Carol Marbin Miller

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Carol Marbin Miller is a senior investigative reporter at The Miami Herald. Marbin Miller began covering social welfare programs at the St. Petersburg Times in the 1990s. She joined The Miami Herald in 2000 and has reported extensively on Florida's services to children as well as the state's juvenile justice system, programs for people with disabilities, mental health and elder care.

Education[edit]

Marbin Miller is a graduate of Florida State University and the Columbia University Graduate School of Journalism.[1]

Innocents Lost[edit]

Marbin Miller and colleague Audra D.S. Burch investigated the circumstances of the deaths of 477 children in the care of Florida’s DCF for a six-year period from January 1, 2008 to December 31, 2013.[2] The series, Innocents Lost, "chronicles the sad procession of children who died, often violently, after the Florida Department of Children and Families had been warned, often repeatedly, that they or their siblings could be in danger."[2] Their project produced an extensive searchable database[3] that details the children's cases including specific information about their circumstances and the systemic failures that led to their deaths. The series is cited as the precipitating factor for the most extensive overhaul of child welfare laws in the history of the state.[4]

According to the Neiman Foundation for Journalism at Harvard University, "the deaths occurred as Florida reduced the number of children in foster care at the same time it cut services for troubled families."[5] The Poynter Institute for Media Studies discussed the series at length on its website.[6]

Awards[edit]

The University of Southern California’s Annenberg School for Communication and Journalism selected Marbin Miller for the 2015 Selden Ring Award for Investigative Reporting.[4] Other awards include:

Along with Michael Sallah and Rob Barry, Marbin Miller was a finalist for the 2012 Pulitzer Prize for Public Service for the Miami Herald series, "Neglected to Death", for the project's exposure of deadly abuses and lax state oversight in Florida's assisted living facilities for the elderly and mentally ill that resulted in the closure of dangerous homes, punishment of violators and creation of tougher laws and regulations." [19]

"Innocents Lost" won the Knight Award for Public Service by the Online News Association[20] as well as the Associated Press Managing Editors' 45th Annual Public Service Award and the contest's Best of Show Award.[21][22]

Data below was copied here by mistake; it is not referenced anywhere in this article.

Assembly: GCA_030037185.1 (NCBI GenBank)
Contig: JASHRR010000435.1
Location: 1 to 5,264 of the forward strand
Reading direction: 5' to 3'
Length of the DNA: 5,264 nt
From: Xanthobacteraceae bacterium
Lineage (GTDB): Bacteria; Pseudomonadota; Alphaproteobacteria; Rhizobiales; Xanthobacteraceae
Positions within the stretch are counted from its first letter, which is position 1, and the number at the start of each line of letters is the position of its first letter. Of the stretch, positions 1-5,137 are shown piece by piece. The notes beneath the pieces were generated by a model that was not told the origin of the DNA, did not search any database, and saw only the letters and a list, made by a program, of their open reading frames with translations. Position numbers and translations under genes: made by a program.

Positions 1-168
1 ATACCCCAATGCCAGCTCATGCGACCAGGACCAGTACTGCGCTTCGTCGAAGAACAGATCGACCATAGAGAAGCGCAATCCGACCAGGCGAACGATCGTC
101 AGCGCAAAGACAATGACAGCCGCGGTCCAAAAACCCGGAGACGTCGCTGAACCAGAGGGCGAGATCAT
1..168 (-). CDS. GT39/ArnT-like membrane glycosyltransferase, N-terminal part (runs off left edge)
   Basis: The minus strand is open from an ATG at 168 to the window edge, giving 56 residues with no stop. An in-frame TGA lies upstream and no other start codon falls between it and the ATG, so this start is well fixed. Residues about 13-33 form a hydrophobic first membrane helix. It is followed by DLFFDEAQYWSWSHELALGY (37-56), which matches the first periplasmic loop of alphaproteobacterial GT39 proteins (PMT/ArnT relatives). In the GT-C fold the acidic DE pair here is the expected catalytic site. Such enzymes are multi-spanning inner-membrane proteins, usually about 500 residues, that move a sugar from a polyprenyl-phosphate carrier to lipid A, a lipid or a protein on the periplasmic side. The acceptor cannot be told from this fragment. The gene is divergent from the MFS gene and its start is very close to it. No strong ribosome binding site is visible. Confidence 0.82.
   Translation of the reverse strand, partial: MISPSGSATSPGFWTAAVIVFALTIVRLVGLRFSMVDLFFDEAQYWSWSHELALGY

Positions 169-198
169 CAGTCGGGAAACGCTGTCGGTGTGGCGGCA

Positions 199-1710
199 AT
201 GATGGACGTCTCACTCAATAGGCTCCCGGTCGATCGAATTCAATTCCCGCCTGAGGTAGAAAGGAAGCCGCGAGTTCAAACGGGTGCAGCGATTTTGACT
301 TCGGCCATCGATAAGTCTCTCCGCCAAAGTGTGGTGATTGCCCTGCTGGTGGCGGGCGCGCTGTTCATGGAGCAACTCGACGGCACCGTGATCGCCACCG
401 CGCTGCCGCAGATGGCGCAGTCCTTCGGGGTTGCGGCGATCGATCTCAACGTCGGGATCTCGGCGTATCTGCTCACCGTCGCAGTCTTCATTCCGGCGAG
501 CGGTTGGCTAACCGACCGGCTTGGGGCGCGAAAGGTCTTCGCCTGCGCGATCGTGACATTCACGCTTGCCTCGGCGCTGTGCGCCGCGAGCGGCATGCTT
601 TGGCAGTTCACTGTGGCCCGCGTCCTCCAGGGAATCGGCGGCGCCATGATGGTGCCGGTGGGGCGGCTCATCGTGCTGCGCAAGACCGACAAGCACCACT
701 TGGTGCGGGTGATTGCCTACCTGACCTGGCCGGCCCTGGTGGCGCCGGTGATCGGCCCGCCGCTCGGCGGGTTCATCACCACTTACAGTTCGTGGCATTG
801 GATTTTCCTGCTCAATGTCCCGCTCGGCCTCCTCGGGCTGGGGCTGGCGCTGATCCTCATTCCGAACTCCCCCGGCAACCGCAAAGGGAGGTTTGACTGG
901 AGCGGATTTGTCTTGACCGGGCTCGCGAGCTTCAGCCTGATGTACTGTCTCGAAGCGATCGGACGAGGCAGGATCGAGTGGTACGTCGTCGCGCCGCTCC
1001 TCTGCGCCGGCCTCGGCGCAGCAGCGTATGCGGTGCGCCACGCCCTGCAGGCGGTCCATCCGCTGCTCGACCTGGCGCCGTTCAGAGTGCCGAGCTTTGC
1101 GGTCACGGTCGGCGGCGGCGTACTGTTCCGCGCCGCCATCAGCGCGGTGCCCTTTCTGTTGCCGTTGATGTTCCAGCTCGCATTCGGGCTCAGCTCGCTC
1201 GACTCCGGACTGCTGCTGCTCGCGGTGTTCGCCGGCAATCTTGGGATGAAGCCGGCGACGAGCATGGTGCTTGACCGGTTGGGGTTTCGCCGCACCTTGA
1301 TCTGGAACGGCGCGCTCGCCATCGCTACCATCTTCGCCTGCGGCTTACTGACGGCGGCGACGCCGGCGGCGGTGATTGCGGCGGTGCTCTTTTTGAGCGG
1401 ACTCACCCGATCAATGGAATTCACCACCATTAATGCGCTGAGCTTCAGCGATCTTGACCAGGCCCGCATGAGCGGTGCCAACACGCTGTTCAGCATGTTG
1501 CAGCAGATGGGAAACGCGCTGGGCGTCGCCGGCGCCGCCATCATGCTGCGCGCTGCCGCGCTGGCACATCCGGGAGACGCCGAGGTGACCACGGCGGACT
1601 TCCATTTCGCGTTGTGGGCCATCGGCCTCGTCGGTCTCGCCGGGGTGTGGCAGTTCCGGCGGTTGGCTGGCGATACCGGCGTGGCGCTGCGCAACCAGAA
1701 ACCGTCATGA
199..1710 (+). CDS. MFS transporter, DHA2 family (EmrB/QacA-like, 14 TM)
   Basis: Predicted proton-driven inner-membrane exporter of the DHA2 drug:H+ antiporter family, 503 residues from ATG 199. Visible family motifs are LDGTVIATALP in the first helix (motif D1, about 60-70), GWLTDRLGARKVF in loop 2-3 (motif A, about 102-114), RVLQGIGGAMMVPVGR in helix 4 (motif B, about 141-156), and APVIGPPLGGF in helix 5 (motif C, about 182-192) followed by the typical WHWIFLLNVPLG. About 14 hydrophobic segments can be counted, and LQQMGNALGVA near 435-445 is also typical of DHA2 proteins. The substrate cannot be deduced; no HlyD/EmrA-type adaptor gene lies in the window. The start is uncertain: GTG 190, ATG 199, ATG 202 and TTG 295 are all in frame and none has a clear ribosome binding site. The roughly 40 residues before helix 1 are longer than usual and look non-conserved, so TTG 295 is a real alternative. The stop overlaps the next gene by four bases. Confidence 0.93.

In July 2015, "Innocents Lost" won the Gold Medal for Public Service of the Florida Society of News Editors (FSNE) journalism contest. Among newspapers with a circulation of 125,000 or more in the FSNE, Burch and Marbin Miller finished first in the category of Community Leadership.[23]

List of awards for "Innocents Lost" printed in the Miami Herald.[11]

References[edit]

  1. ^ "Chopping Off Heads With Investigative Reporter Carol Marbin Miller - College Magazine". College Magazine. 2015-12-25. Retrieved 2017-09-28. 
  2. ^ a b "Innocents Lost, The Miami Herald". Mediamiamiherald.com. Retrieved 28 April 2015. 
  3. ^ "Victims' Database, "Innocents Lost"". Retrieved 28 April 2015. 
  4. ^ a b "The Miami Herald's "Innocents Lost" Wins 2015 Selden Ring Award". Annenberg.usc.edu. Retrieved 28 April 2015. 
  5. ^ ""Innocents Lost" wins Worth Bingham Prize for Investigative Journalism". Retrieved 28 April 2015. 
  6. ^ "The Poynter Institute". Poynter.org. Retrieved 30 September 2017. 
  7. ^ "Bill of Rights Reception honors investigative reporter, advocacy group, rights attorney - Florida Action Committee". Florida Action Committee. 2014-10-26. Retrieved 2017-09-28. 
  8. ^ "Bill of Rights Reception honors investigative reporter, advocacy group, rights attorney". Florida Action Committee. Retrieved April 25, 2017. 
  9. ^ "'Innocents Lost' child-abuse series wins Florida public service award" (Aug. 16, 2016). The Miami Herald. Retrieved April 25, 2017. 
  10. ^ "Florida Chapter, Society of Professional Journalists, 2015 Awards". Spjflorida.com. 15 August 2015. Retrieved 30 September 2017. 
  11. ^ a b "Innocents Lost wins freedom of information award" (April 6, 2016). Retrieved April 25, 2017. 
  12. ^ "Committing to WIN the War Against Florida's Public Records Law" (June 16, 2016). Sunshine State News. Retrieved April 25, 2017. 
  13. ^ "2016 Sunshine State Award winners". Spjflorida.com. Retrieved April 25, 2017. 
  14. ^ "Heywood Broun Award". Retrieved 28 April 2015. 
  15. ^ "Investigative Reporting Prize". Harvard Kennedy School, Shorenstein Center. Archived from the original on 2015-04-08. 
  16. ^ "Eugene S. Pulliam First Amendment Award". Spj.org. Retrieved 28 April 2015. 
  17. ^ "The Goldsmith Prize". Thecrimson.com. Retrieved 28 April 2015. 
  18. ^ "2014 Worth Bingham Prize for Investigative Journalism". Nieman Foundation. 1 April 2015. Retrieved 19 May 2015. 
  19. ^ "Columbia University Announces 96th Annual Pulitzer Prizes in Journalism, Letters, Drama and Music" (April 16, 2012). The Pulitzer Prize Board. Retrieved July 3, 2015. 
  20. ^ "Knight Award for Public Service". Retrieved 28 April 2015. 
  21. ^ "Miami Herald, Wall Street Journal, USA Today Win APME Honors". The New York Times. 2015-06-10. ISSN 0362-4331. Retrieved 2015-07-03. 
  22. ^ "Associated Press Media Editors' Journalism Excellence Awards". The Associated Press. June 10, 2015. Retrieved July 3, 2015. 
  23. ^ "Florida Society of Newspaper Editors Annual Awards".